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Once upon a time, you were either a grasshopper or an ant – you either jumped through all your earnings to enjoy or you diligently saved every penny for a comfortable retirement.
Today, we face the pressure to be both. On the one hand, credit cards and loans let us live the good life even before we can afford it. On the other, we must put aside more money for retirement than did generations before us.
This, according to Brigitte Miksa, the head of Allianz International Pensions, is one of the key takeaways from the latest Allianz Pension Sustainability Index (PSI).
The sustainability of pensions systems worldwide has been steadily improving over the past decade, thanks to reforms by governments.
“While this is good news for society, it has consequences for individuals,” says Miksa. “A sustainable system implies that people continue to get benefits when they retire, but the changes made to ensure these systems remain sustainable mean the benefits will be less – maybe even far less – than what today’s retirees get.”
As populations in many countries age, the trend is toward placing greater responsibility on individuals to contribute more to their own retirement security. But a conflicting message comes from society. “The ‘live-for-today’ message from peers drowns out the urgency of financially securing your future,” Miksa says.
The latest PSI shows the most sustainable pension systems for the long run are in Australia, Denmark, Sweden, the Netherlands, Norway and New Zealand. But sustainability does not reflect “adequacy”, the amount an individual needs to meet basic requirements. On this parameter, the Netherlands, Denmark, Norway and Switzerland have the highest ranking.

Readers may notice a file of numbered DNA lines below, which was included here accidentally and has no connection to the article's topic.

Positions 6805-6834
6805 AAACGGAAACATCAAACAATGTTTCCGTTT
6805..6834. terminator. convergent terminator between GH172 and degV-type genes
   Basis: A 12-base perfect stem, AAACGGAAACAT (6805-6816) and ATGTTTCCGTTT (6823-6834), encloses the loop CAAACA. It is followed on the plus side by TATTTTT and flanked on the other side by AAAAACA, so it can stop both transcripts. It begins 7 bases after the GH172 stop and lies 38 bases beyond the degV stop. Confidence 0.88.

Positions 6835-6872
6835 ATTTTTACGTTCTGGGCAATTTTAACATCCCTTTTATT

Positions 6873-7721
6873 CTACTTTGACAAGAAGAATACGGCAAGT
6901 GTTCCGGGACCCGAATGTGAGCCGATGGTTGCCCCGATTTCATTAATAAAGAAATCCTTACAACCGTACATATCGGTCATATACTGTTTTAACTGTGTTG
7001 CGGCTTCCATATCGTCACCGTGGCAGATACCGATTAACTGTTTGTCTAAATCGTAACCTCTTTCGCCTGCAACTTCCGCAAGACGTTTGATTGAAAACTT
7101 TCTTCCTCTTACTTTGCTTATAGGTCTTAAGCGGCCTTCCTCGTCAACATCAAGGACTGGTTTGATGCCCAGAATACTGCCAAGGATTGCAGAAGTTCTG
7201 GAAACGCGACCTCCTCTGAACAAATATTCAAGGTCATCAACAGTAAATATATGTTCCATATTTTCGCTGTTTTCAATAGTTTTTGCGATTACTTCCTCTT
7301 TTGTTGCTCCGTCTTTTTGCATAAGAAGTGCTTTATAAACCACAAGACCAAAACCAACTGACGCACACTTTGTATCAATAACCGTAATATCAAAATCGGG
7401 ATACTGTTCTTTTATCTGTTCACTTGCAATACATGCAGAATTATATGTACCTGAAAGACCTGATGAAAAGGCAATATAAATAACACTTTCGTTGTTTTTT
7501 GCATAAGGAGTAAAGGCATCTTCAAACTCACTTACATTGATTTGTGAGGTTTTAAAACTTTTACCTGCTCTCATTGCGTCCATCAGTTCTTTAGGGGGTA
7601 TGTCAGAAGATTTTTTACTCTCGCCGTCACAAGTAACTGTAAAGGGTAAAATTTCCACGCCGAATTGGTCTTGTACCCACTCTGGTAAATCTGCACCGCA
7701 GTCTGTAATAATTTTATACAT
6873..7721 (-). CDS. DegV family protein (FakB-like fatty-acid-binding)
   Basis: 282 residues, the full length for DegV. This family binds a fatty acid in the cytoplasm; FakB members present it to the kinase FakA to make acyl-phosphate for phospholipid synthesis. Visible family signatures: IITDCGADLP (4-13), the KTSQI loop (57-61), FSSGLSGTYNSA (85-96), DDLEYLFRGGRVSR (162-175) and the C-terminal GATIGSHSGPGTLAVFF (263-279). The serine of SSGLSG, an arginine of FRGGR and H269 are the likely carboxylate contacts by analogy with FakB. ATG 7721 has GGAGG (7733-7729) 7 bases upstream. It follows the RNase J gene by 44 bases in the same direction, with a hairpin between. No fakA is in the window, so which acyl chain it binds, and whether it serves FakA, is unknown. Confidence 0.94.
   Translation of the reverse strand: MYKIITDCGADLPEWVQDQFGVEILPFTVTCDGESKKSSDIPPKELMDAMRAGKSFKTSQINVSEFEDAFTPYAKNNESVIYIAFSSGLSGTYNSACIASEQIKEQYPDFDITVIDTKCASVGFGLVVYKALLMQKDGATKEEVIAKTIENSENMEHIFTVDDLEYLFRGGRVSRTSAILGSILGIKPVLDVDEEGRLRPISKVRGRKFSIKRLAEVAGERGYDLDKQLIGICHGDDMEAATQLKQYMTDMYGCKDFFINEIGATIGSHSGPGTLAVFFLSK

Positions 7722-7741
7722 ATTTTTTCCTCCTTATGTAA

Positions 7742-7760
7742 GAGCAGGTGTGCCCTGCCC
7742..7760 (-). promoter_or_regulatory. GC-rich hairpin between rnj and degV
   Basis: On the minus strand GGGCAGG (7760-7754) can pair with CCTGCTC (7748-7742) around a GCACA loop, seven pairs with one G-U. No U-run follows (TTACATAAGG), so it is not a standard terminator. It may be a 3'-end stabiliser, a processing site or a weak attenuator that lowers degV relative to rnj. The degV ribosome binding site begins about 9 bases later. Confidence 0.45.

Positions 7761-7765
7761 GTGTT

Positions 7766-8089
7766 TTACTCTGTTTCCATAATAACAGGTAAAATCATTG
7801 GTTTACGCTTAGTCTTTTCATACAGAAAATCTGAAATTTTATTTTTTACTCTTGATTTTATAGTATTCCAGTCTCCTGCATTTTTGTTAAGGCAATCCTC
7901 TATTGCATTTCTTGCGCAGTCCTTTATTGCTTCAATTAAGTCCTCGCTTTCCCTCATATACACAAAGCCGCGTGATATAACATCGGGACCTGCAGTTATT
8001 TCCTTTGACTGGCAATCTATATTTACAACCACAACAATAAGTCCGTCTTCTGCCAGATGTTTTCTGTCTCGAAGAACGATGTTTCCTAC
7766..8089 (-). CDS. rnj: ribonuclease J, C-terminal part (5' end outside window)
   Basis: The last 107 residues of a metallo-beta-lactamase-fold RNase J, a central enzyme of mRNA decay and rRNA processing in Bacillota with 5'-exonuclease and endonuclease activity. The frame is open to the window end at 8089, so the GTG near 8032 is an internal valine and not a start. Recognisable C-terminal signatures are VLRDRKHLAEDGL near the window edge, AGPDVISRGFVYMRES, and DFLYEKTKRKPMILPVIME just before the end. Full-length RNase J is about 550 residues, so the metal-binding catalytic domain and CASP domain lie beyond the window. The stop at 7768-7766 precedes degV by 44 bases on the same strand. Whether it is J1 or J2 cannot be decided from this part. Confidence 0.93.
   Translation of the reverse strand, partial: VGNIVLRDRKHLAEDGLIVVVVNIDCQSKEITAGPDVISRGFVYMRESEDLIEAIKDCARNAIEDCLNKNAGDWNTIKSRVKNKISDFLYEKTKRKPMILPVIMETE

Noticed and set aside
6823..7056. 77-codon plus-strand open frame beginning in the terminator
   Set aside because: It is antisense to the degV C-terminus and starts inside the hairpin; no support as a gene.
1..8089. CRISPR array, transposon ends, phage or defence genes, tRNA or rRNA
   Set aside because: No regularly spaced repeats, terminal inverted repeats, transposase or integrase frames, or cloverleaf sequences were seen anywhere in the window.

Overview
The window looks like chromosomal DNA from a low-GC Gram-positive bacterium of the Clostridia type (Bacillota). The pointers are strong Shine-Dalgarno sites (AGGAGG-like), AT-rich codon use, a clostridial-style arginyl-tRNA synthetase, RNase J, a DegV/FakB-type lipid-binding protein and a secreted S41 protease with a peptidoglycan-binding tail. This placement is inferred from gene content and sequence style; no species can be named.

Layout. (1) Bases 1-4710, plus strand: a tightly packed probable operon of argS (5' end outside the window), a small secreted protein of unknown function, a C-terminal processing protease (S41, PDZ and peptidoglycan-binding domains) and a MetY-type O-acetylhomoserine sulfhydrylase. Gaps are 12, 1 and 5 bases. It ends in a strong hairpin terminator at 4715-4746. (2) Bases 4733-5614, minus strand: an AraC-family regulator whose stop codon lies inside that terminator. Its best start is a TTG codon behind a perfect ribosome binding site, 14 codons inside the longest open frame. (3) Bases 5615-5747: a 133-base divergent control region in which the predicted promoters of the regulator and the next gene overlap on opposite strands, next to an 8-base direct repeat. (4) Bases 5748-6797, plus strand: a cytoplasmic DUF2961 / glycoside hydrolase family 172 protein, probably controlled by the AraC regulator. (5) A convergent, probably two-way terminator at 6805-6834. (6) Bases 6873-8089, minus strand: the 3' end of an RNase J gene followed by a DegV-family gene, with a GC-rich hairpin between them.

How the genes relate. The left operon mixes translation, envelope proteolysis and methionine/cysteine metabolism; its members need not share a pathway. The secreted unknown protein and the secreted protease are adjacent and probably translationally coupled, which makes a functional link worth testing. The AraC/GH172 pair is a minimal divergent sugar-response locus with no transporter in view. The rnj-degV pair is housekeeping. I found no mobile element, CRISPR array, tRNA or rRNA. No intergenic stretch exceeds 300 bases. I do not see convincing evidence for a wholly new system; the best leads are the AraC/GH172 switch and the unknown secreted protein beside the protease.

CHANGING WORK PATTERNS
Just a third of workers usually concerns itself with pension issues before the age of 50-55, when retirement looms, Miksa says.
“I don’t expect the millennials (those born in the 1980s and 1990s) to be different. They - like previous generations - will find that if they don’t have a hand in the game before then, it will be difficult to ensure a comfortable retirement.”
With freelancing and self-employment on the rise, we’re headed towards a more ‘casualized’ workforce. A recent survey suggested that in 2015, about a third of all workers in the United States – about 54 million people – had engaged in some freelancing over the past year.
New technologies allow a fast match between jobs and independent contractors willing to do them. But such an informal work culture has long-term implications.
Social security schemes are designed around formal employment. Workers need to register and pay their share, which determines their benefits. Independent professionals are usually not covered under these systems and fall through the cracks of state and occupational pension schemes. This puts the onus of retirement planning on the individual.
However, millennials have more opportunities today than other generations such as baby boomers did.
“Previous generations were bound by the rigid structures of statutory pensions and occupational pensions,” Miksa notes. “Millennials have far greater choices to decide where and when they want to invest for better returns.”
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